Where is the I in Team?
Many say there is no I in Team. We say there is. The I stands for the individual. Teams are made up of individuals who are expected to work together in a way that produces more than they could produce working separately. Individuals bring their talents, goals, role expectations, working habits, and many other characteristics to the team. They don’t suddenly become “we.” There is always a question of Do I have to give up me to work effectively on this team? Effective teamwork always is a balancing act between independence and interdependence, between the individual and the group. Each individual has core psychological needs, values, and talents that are essential to their well-being and high performance. Each person is unique, yet each has many things in common with others.
The I is at the core of a team and influences the team. The unwritten operating guidelines that develop in the team are greatly influenced by the personality characteristics of the team members. When the majority of the team share some characteristics, the team can fall into groupthink and not be as resourceful and adaptable as it needs to be. If an individual’s core needs are not met, core values are not honored, and talents are ignored, that team member will not contribute to the synergy that is possible with teams. Individual differences contribute to increased synergy, but they can also lead to disruptive conflict. Yet most teams jump into doing the assigned work without considering the impact of these individual differences. A lot of diversity on a team creates the potential for much variety in problem solving and for much conflict.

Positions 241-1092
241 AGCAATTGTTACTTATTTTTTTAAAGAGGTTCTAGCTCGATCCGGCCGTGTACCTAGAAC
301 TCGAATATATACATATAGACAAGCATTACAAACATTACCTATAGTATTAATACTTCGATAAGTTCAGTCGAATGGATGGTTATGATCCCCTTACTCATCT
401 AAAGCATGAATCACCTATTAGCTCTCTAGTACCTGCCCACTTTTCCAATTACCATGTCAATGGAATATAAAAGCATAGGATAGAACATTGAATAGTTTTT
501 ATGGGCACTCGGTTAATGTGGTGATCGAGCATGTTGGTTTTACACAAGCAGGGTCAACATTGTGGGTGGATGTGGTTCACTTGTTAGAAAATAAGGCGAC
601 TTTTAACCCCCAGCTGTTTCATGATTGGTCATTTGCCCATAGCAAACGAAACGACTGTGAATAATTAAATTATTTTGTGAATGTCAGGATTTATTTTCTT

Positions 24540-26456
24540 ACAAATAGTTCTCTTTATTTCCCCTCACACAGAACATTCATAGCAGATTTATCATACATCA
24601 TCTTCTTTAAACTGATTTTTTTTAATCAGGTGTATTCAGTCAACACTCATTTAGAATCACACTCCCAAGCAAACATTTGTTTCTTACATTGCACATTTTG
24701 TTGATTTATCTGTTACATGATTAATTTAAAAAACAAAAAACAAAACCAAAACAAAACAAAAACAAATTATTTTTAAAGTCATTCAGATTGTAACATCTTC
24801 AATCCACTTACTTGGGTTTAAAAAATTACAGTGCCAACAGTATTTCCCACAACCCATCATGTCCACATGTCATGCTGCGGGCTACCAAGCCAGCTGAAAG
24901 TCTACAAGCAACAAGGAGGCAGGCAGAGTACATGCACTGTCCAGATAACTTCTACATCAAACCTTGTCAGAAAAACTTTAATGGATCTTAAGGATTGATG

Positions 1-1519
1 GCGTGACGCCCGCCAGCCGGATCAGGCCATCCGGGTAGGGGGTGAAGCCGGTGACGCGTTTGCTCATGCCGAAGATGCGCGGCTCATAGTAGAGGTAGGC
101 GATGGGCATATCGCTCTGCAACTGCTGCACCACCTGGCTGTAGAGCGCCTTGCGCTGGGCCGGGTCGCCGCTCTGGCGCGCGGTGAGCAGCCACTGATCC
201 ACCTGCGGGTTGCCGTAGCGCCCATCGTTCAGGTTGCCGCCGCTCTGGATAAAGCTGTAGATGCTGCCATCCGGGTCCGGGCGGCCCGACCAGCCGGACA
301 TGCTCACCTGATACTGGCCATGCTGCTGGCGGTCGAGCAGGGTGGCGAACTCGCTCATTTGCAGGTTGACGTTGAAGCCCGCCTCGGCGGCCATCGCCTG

Our experience shows that it’s easy to say we want people to work together effectively to achieve the value of great teamwork, but it’s not always easy to achieve that great teamwork. High performing teams (both remote and co-located) spend energy on the development of the team rather than just hoping the team members will achieve success together. We have found it helpful to use frameworks for understanding both the individual and the stages of team development.
The topic of teams and teamwork has been explored in many books over the years. Several elements make this book unique:
- The distinctions we make about remote teamwork to help those who work on remote teams (those on which the members are located in different places)
- The connection we make between team development and personality specifically temperament
- The insights you will gain about yourself and others that you can use everywhere in your life
- The practical tips we share that can be immediately applied to your team situation
Our experiences with teams and team leaders have shown us that when they use the information in this book, they greatly accelerate team and individual performance as well as improving team satisfaction and quality of work.
Understanding the various preferences and temperaments of team members is one of the critical steps to building a cohesive and effective team. The I in Team is a fabulous tool for consultants or managers trying to help groups of individuals who want to accomplish more working together than they can apart.
author, The Five Dysfunctions of a Team and President, The Table Group